The Foreign Service Journal - September 2017
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Views and opinions expressed in this column are solely those of the AFSA FAS VP.


| (202) 720-3650

As a second-generation

FAS Foreign Service officer,

embassies and the Foreign

Agricultural Service have

been a major part of my

entire life. They are not just

places of employment, but

the foundation of who I am


Since my earliest memo-

ries, they have instilled in

me a sense of purpose, duty,

joy and pride. My love and

loyalty to my country, the

Foreign Service and FAS’

mission have driven me

to serve as the AFSA Vice

President for FAS.

I want to work alongside

AFSA colleagues from all of

the foreign affairs agencies

to be the face of the Foreign

Service, demonstrate that

strong diplomacy is critical

for U.S. interests, publicize

Seeking Solutions and Sustainability

the great work we do to the

new administration and

the public, and protect our

retirement benefits that are

currently under threat.

I am excited for the

opportunity to advocate

on behalf of FAS Foreign

Service officers and build

a strong, sustainable and

compassionate Foreign


My “to-do list” includes

fixing the time-in-service

issue (22 years vs. 27 years)

that penalizes top perform-

ers; ensuring that there are

good job opportunities for

Washington-bound FSOs;

exploring issues such as

giving credit for long-term

training and limited career

extensions; improving

training opportunities;

engaging with manage-

ment to strengthen FAS; and

ensuring that we all work in a

diverse and inclusive work-


Foreign Agricultural Ser-

vice officers are a creative,

passionate and dedicated

bunch, and I am confident

that we can come up with

innovative ways to solve the

challenges facing us, both

current and future.

One of the first challenges

I would like to address is the

current shortage of FO-1s

and FO-2s, which means

that we do not have enough

officers to fill our positions

overseas. Forced assign-

ments may help fill those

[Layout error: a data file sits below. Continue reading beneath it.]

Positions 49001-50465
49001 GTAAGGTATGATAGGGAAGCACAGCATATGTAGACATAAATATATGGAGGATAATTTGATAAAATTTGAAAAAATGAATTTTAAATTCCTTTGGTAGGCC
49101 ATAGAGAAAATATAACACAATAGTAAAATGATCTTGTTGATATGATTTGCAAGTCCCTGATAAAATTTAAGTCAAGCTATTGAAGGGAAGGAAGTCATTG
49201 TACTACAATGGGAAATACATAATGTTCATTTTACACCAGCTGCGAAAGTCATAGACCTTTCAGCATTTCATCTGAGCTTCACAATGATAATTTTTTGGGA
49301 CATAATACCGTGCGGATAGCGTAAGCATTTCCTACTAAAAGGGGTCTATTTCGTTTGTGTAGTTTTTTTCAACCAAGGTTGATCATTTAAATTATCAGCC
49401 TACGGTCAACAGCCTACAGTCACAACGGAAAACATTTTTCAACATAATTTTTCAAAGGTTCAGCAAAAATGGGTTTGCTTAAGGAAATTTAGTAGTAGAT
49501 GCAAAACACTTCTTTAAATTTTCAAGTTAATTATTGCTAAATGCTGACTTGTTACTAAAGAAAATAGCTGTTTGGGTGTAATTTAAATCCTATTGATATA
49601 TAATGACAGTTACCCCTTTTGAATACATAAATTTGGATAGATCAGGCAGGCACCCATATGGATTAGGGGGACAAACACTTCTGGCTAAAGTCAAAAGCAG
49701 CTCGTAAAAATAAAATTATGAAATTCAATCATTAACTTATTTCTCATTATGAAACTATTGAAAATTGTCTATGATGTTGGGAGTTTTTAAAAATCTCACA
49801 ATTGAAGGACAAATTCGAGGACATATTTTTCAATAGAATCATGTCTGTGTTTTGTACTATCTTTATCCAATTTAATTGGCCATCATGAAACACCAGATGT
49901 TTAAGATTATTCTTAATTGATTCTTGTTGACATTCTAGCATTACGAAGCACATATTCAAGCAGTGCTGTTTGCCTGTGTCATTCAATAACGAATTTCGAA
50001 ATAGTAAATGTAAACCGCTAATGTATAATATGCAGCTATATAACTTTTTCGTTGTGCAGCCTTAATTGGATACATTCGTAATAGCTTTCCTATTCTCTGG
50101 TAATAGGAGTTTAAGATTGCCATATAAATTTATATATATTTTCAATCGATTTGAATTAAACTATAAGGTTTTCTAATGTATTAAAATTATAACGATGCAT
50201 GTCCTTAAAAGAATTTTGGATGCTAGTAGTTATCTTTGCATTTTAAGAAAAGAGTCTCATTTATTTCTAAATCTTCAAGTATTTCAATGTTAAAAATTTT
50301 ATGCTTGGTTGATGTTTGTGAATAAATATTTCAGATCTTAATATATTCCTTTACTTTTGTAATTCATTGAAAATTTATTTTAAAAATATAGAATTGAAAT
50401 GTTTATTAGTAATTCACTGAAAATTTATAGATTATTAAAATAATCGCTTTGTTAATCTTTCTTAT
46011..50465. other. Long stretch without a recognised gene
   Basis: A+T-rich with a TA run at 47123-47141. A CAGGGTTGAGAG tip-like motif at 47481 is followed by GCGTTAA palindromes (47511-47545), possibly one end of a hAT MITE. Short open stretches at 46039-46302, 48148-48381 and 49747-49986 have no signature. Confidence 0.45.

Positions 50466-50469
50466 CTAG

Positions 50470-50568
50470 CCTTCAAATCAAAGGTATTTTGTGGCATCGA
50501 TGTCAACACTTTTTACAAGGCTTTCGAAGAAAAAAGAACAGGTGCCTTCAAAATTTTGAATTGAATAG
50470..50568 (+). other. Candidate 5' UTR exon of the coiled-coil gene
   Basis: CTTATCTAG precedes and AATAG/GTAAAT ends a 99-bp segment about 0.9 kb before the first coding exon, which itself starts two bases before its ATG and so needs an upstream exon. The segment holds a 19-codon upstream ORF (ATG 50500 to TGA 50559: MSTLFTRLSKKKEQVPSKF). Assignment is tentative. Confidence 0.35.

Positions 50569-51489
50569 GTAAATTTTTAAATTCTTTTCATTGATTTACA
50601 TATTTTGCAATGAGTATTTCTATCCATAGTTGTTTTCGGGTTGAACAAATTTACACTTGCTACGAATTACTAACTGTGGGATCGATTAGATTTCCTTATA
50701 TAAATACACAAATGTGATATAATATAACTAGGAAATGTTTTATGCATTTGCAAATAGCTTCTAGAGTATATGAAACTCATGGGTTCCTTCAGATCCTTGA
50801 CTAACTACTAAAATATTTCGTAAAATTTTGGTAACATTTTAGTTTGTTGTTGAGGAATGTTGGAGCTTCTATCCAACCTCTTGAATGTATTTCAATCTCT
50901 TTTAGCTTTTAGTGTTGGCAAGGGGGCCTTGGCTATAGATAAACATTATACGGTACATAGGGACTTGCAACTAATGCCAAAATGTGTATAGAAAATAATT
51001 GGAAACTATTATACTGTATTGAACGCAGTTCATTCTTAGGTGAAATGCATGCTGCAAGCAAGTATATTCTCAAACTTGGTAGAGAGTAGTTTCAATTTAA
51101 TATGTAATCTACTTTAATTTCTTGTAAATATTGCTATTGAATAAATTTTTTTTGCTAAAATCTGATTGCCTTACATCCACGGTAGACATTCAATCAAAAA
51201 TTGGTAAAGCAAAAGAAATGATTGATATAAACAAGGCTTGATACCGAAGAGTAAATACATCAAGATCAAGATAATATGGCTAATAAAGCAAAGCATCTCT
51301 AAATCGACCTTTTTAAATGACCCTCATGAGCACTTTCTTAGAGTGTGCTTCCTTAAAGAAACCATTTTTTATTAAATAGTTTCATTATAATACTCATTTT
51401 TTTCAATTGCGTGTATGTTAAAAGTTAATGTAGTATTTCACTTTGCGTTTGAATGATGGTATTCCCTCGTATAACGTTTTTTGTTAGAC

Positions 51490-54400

slots, but at what cost?

The practice of forced

assignments encourages

more retirements, thereby

exacerbating the problem,

and sends the message to

all FSOs that the agency

may “reward” your decades

of dedicated service with a

forced assignment. So how


we fill the positions?

As a start, I suggest that

FAS management pursue

a Re-Employed Annuitants

(REA or When Actually

Employed) program for

retirees to come back to

work temporarily to fill gaps,

including during transitions

so FSOs can take the home

leave and training they need

for onward assignments.

I am eager to talk with

FAS Foreign Service officers,

to hear your concerns and

suggested solutions. Send

your thoughts and ideas to

me at





groups in urging Congress

to moderate that package

of cuts.


As director of

State’s Office of Retirement,

I spent a lot of time helping

employees and retirees get

out of holes they had dug for

themselves due to their lack

of knowledge of the laws

and regulations govern-

ing retirement benefits. As

Retiree VP, I plan to expand

AFSA’s efforts to educate

members so they can avoid

such problems.

Member Services:


members do encounter

problems with retirement

benefits, I will work with

AFSA’s retiree counselor and

Labor Management Office

to assist them. To resolve

issues, I will meet with the

Office of Retirement and, if

needed, travel to Charles-

ton, South Carolina, to

meet with the Retirement

Accounts Division.


Retirees play

an important role in speak-

ing out in defense of the

career Foreign Service and

in supporting funding for

diplomacy and development.

Toward that end, I will work

with AFSA’s new retiree out-

reach coordinator to expand

advocacy efforts by retirees

with a goal of developing a

domestic constituency for

the Foreign Service.


As a mem-

ber of the Foreign Affairs

Retirees of Northern Vir-

ginia, I see the value of such

groups around the nation in

bringing together Foreign

Service veterans to continue

the camaraderie we felt

while on active duty. I will

encourage AFSA to assist

those groups in expanding

their membership.

If you need assistance or

have suggestions, you can

reach me at



org. AFSA’s Retiree Counselor

Todd Thurwachter can be

reached at



org and (202) 944-5509.


Retiree VP Voice,

Continued from page 66